Abstract

We demonstrate that large-area organic light-emitting diodes (OLEDs) exhibit slow dynamic response due to their capacitor-like behaviors. In particular, the discharge dynamics of large-area OLEDs is observed to be relatively slower, compared with the charge dynamics. To find ways to increase the response speed of large-area OLEDs, we make an in-depth study of transient electroluminescence (EL) of OLEDs in response to voltage pulses (i.e., pulse separation), device configurations (i.e., device length), and various material parameters (e.g., carrier mobility, exciton lifetime, and energy level offset). The EL response speed can be increased by applying high bias voltage and reducing the device length. Meanwhile, the pulse separation affects the response speed of the second pulse. As the pulse separation is decreased, the ratio of the delay time of the second pulse to the delay time of the first pulse is found to be reduced, whereas the ratio of the peak luminance of the second pulse to the peak one of the first pulse is getting increased. We have also shown that the dependence of the delay time on the carrier mobility, exciton lifetime, and energy level offset is less pronounced. This study may provide design guidelines of OLEDs for practical applications including ac-driven displays and next-generation visible-light communications (VLCs).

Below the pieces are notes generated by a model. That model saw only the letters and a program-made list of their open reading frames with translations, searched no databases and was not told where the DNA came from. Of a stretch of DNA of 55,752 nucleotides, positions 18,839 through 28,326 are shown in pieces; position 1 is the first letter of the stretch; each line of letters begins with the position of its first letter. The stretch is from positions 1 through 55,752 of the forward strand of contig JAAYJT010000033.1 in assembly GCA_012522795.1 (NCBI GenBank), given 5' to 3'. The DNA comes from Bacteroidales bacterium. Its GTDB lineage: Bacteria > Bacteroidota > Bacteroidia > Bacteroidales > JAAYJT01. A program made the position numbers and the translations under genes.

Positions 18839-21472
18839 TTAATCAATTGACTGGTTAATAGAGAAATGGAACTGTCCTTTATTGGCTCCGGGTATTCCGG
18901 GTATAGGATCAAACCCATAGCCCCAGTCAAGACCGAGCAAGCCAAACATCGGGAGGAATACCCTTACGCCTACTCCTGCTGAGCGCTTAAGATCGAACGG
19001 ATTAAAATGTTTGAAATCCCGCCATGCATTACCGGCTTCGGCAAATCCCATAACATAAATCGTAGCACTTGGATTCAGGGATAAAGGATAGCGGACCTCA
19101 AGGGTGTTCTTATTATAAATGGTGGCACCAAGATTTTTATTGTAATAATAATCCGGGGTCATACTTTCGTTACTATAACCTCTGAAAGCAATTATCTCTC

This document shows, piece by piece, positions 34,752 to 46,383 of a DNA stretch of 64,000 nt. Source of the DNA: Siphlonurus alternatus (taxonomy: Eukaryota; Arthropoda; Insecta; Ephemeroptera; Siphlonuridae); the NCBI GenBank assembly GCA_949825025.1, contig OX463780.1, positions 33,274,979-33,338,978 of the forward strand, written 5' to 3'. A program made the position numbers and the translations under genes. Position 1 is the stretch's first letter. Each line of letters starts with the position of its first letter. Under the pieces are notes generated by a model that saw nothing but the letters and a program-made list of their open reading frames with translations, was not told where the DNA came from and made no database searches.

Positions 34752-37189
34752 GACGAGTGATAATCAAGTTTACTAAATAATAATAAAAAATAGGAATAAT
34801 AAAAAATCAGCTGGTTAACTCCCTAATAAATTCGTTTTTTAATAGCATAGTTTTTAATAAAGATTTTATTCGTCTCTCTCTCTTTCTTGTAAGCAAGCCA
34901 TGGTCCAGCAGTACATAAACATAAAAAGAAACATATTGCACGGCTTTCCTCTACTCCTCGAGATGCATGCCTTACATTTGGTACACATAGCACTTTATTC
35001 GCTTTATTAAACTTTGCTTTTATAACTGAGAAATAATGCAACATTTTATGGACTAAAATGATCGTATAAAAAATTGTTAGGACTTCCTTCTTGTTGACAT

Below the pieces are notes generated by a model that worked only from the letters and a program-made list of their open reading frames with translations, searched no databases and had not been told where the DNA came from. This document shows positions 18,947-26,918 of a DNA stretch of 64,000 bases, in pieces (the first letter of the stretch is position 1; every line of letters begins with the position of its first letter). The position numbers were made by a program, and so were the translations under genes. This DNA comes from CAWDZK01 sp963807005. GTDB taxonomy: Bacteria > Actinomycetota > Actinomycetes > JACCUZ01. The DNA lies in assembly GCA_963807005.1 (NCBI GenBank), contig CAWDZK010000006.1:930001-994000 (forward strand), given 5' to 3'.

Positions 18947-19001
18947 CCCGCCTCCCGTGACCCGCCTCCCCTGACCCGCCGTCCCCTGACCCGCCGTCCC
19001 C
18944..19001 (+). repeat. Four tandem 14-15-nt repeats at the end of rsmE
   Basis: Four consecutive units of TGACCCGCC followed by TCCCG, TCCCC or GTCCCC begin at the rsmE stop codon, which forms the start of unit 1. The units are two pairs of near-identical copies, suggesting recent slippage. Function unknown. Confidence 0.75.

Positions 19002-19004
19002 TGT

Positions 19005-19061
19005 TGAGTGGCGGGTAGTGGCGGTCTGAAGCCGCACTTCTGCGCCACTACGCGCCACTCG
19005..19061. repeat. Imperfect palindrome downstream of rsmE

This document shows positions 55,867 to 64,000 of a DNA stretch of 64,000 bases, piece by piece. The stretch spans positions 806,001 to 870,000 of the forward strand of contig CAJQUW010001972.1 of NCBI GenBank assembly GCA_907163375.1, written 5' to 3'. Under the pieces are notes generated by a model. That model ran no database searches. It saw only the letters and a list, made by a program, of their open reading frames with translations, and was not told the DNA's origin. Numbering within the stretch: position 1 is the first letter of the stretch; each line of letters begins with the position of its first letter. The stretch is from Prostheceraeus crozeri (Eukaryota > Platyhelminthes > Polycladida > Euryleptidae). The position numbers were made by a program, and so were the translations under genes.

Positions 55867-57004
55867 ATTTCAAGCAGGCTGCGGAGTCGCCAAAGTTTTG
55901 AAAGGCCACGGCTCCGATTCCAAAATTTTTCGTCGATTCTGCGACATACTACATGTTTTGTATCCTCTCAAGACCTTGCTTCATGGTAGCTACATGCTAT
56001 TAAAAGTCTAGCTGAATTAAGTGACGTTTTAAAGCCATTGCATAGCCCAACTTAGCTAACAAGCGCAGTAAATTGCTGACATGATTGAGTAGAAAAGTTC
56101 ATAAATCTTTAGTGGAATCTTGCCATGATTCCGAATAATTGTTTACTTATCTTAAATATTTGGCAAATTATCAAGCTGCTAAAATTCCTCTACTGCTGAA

© 2010 IEEE

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